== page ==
If you have a track for the release that you want to use INSTEAD of pink noise track(s), please skip this step. If not, read on. Open up Audacity (link) or any free software that can “generate” noise. Audacity is free and contains a noise generator.

Figure 1. Generate Noise menu in Audacity audio software
Figure 1. Generate Noise menu in Audacity audio software

After selecting Generate > Noise… choose “Pink Noise” (of course you may choose White or Brown noise). Read about the differences here (link) (link). An amplitude of about 0.7 will work for pink noise as this will help keep the loudness units of the track in the correct range for streaming services. Read about LUFS here (link).

Choose the length to be between 30 and 40 seconds. We’ll want to choose the length to be ABOVE 30 seconds as streaming services (like Spotify and Amazon) only consider a “play” if thirty seconds of the track has been streamed. If you want your music to have “plays,” the tracks need to be longer than 30 seconds (footnote 1).

Figure 2. Noise generator settings in Audacity.
Figure 2. Noise generator settings in Audacity.
Figure 3. Track after generating pink noise.
Figure 3. Track after generating pink noise.

Next, we’ll need to add in fade-ins and outs. Without adding fades, at least one fade at the end, some digital distribution services (and ultimately some streaming service providers) will not accept the track as they do not allow hard ends to tracks. (note: if you are specifically creating a loopable track, then you should add “Loopable (No Fade)” to the track title to help get around this hard-cut moderation flag).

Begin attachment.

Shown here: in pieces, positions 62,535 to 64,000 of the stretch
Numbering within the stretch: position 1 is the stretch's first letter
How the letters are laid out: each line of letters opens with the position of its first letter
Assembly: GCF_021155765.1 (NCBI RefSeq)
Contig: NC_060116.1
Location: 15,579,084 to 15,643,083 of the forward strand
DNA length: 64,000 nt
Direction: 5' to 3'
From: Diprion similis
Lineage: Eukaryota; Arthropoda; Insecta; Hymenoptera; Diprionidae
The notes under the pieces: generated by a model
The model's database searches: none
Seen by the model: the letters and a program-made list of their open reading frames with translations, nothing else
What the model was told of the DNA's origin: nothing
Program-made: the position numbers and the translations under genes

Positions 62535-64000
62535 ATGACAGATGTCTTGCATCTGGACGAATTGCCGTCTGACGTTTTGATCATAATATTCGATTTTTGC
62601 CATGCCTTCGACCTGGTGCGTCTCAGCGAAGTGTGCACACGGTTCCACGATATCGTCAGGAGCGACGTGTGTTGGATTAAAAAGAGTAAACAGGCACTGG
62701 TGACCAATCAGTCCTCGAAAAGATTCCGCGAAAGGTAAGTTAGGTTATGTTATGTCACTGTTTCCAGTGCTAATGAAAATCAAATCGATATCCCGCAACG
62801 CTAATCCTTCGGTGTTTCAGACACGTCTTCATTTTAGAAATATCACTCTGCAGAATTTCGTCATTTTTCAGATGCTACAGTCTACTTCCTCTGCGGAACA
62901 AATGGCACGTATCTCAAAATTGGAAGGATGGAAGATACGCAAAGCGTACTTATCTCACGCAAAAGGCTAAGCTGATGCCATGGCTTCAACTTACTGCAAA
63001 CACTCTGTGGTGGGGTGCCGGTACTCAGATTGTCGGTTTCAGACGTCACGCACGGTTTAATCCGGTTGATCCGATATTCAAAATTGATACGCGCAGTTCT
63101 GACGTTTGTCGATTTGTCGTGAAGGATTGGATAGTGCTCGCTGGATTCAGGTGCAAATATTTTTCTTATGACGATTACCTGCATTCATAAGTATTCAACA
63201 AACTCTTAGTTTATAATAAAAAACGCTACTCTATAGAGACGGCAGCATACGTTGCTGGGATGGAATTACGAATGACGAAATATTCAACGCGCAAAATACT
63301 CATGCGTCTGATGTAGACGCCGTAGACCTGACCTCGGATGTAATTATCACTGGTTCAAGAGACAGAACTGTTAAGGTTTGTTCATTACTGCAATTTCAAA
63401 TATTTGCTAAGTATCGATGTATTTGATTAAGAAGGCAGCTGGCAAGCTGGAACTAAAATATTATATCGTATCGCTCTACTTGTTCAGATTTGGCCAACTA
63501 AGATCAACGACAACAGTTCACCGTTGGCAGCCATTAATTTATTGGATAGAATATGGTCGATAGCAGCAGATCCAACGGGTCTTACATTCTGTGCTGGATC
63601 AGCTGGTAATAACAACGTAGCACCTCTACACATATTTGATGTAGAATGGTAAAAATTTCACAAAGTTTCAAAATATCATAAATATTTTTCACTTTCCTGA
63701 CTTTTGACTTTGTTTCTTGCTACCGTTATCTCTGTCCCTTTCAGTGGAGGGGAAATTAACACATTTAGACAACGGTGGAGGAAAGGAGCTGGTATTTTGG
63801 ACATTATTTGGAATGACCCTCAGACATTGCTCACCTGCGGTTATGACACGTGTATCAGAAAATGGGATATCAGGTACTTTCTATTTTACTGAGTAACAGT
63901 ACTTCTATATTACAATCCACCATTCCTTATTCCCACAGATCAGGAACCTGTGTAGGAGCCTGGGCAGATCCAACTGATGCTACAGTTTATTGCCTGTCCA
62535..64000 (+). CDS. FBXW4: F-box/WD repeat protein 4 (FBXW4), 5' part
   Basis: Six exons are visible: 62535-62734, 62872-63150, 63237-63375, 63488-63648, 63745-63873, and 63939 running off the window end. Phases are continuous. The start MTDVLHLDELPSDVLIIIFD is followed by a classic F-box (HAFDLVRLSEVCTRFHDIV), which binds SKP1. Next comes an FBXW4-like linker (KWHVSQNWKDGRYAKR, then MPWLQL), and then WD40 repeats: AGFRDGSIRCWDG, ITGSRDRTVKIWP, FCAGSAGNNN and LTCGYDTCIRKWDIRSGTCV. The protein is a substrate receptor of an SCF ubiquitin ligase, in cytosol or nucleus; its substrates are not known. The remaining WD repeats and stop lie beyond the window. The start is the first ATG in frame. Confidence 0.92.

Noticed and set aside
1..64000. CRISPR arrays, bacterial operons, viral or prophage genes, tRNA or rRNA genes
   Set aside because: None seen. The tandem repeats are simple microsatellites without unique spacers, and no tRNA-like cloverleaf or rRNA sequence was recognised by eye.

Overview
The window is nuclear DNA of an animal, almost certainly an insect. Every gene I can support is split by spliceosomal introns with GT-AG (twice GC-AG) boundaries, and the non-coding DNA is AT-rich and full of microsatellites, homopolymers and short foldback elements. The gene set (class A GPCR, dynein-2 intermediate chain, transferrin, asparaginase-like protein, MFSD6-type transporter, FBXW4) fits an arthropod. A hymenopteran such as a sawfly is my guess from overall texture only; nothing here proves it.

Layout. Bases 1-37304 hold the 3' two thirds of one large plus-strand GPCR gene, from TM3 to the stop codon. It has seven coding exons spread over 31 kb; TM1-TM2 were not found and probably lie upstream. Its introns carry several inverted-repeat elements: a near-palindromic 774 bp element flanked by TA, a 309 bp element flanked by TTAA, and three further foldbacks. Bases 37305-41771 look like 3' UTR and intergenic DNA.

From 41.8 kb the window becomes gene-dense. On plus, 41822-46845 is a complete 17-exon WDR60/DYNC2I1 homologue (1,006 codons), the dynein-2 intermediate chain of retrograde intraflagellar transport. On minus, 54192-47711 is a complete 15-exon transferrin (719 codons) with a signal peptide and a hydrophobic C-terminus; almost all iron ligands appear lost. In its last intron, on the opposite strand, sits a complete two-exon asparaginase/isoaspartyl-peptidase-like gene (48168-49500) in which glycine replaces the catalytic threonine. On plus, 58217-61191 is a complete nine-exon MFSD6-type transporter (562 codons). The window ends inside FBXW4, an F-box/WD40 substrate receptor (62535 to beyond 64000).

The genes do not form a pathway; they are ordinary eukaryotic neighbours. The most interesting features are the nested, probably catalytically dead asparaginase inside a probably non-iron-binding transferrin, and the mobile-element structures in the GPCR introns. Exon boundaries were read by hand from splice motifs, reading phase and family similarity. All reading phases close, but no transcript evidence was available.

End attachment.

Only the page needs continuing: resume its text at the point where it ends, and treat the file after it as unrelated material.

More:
Figure 4. Add two-second fade-in in Audacity using Effect menu
Figure 4. Add two-second fade-in in Audacity using Effect menu
Figure 5. Add two-second fade-out in Audacity using Effect menu
Figure 5. Add two-second fade-out in Audacity using Effect menu

Export the track as .wav files 16-bit, 44.1k file. You may consider the export of the audio file as our “mixdown.” (Note: While some distribution services allow higher-quality tracks for import, our track settings get us close to our target output for this release). We are near finishing up our track, but we aren’t done. We should first listen to the audio file and then we may still want to “master” the track, or at the very least check out our loudness units (LUFS) relative to our target (streaming services) before preparing the file for distribution (footnote 2).